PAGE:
Cameron Rowland Confronts Modern Systems of Oppression
By Camille Wong
Currently on view at the Museum of Contemporary Art, Los Angeles is Cameron Rowland’s D37, an installation with heavy social commentary about how property is used as leverage to restrict other people’s liberties. Informative and scholastic, the concept and research behind this project drive its visual elements. When experiencing D37, I attempted to decipher the artist’s intention through observation but it was only upon reading the extensive sixteen page pamphlet that I understood how important this exhibition was. Often, we accept the way things are without understanding what it took to get there. By sweeping the history of oppressed peoples and the infrastructures that persecute them under the rug, we are complicit in normalizing oppression as a stepping stone towards development. It’s a passive acceptance that stems from ignorance, however, D37 brings these dormant structures into the forefront of conversation demanding that we confront them.
The present is full of ghosts from previous infrastructures put in place to keep oppressed peoples in a position of lesser or no power. In our country’s dark history, slaves were once considered property which allowed slave-owners to strip away their personhood and impose property taxes. Depreciation (2018) is a piece of paper with text that details a restrictive covenant— a written contract that restricts the use of land ensuring its preservation. This piece is based on the purchase of an old plantation by a non-profits organization in 2018. By purchasing that land, they would have complete control of its development and conservation. They appraised the land at $0, rendering it legally unusable forever. This drives home the point that property is dependent on the value we assign it. Similar to how slave-owners “appraised” black human bodies as less than a person, this organization imposed their own value on the Maxcy Place plantation— land that once instituted and perpetuated slavery.
Another item that touches on the notion of property value is the map on the pamphlet that demarcates the pieces in this exhibition. On the map of the museum, Rowland lists the donor plaque located by the museum entrance as a piece in the installation, 2015 MOCA Real Estate Acquisition (2015). In his pamphlet, he describes how the MOCA Grand was built in 1983 under questionable pretenses. In the 1940’s, the Community Redevelopment Agency for Los Angeles was determined to eliminate “slums” to increase tax revenue for the city. Not surprisingly, these “slums” consisted mostly of colored residents. As a result, all of the residents living in section D37 were evicted and removed to make way for something considered more profitable to the city— the Museum of Contemporary Art. By confronting MOCA’s controversial past, Rowland asserts that our state’s governments and its developments have some skin in the racial game. Furthermore, by titling the exhibition after this event, he criticizes how even seemingly innocent modern infrastructures were built under the foundations of racism and oppression.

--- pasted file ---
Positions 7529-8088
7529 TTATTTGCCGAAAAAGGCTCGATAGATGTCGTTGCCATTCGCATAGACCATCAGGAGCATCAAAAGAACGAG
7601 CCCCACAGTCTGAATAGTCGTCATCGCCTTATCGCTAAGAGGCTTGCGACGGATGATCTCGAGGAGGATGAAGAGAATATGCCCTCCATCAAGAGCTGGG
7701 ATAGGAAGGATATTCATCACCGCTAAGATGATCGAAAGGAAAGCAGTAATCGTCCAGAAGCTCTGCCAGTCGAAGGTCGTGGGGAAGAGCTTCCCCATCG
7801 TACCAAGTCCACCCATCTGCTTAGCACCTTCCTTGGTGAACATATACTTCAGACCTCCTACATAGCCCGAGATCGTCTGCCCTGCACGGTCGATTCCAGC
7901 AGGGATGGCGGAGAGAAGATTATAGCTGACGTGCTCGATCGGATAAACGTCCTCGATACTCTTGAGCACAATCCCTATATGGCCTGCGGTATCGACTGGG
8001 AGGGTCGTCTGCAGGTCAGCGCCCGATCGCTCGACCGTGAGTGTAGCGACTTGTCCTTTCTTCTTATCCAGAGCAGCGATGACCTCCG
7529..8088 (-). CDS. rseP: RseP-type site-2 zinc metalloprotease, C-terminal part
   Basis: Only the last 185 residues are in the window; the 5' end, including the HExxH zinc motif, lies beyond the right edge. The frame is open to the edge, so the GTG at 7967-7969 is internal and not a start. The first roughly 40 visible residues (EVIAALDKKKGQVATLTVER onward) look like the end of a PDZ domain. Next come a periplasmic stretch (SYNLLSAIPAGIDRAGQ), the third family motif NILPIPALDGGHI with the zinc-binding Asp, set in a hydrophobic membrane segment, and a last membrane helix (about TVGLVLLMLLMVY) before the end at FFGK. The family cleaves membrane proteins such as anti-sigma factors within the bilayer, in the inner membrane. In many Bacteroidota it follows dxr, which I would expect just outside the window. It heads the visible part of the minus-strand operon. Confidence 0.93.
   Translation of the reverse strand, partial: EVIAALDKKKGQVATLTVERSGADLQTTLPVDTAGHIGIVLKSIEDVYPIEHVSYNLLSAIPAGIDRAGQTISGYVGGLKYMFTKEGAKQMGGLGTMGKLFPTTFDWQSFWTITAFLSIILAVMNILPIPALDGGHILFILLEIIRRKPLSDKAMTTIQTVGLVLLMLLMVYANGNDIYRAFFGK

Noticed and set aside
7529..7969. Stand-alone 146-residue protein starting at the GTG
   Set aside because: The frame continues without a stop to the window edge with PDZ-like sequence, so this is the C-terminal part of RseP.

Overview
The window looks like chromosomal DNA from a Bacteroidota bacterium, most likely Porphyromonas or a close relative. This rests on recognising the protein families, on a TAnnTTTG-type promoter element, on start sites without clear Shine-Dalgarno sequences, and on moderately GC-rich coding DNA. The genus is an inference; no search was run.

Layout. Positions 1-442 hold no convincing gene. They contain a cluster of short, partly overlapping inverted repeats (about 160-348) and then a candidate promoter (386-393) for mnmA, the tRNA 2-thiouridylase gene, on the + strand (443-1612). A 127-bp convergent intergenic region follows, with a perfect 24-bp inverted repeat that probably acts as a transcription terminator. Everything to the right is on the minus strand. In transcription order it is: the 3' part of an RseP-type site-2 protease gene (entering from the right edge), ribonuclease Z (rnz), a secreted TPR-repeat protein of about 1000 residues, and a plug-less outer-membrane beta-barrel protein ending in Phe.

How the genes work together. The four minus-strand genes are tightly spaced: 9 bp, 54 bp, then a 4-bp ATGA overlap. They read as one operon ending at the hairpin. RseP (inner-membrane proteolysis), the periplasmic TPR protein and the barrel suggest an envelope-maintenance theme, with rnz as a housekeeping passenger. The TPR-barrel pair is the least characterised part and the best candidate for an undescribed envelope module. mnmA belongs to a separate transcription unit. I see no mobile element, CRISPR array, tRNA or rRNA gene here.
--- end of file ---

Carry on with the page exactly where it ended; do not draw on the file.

On the floor in the gallery are groupings of found objects— used strollers, bikes, and glassblowers, representing property seized under the police law enforcement. Police departments are encouraged to participate in auctions of seized property because 80% to 100% of the proceeds fund the police. Some of the seized properties are sold as low as $1.00. Historically, auctions were used during the triangle trade to distribute goods at the best value, which included slaves and goods produced from slaves. Again, we see this overarching theme of former systems of oppression still intact and very much alive today.
While we praise the abolition of slavery, these oppressive systems have disguised themselves into different forms such as racism whereby the lighter one’s skin is the more power they have; sexism whereby society caters to the patriarchy; and classism whereby money and wealth provide a certain privilege at the expense of the lower class. In a society where the word “privilege” is tossed around casually, we’ve become desensitized and defensive to its true meaning. Privilege doesn’t mean that life is easy for that person, it means that their privilege isn’t making it harder for them. Everyone is profoundly influenced by privilege and prejudice, it’s only a matter of understanding that society has engrained a certain expectation of treatment based on these systems. By internalizing these systems, we have an automatic understanding of how our rights will be recognized and it’s important to understand how these expectations deviate the further you are from what society perceives as superior.
D37 confronts not only the oldest form of oppression but also sheds light on modern internalized systems that pervade our society. Using the support of an informational pamphlet rather than the concise didactic we most often see in exhibitions, viewers are encouraged to read more about the historical context behind his work. Along the bottom of every page are footnotes and citations, as if on the defense ready for a skeptic to walk in and question its legitimacy. Reminiscent of a research paper, the visual components of the exhibition act more as aids to the information than the pièce de résistance. The intention or unifying theme may initially be cryptic as the magnitude of the exhibition relies on understanding its background and context. Even the pamphlet never outright, explicitly states the artist’s intention, instead laying the information out, allowing the viewer to make the connection and come to the conclusion on their own. An important message with supplemental visual pieces, D37 is a controversial exhibition that comments on modern forms of oppression and how prejudice trickles down into our modern art museums, state governments and country.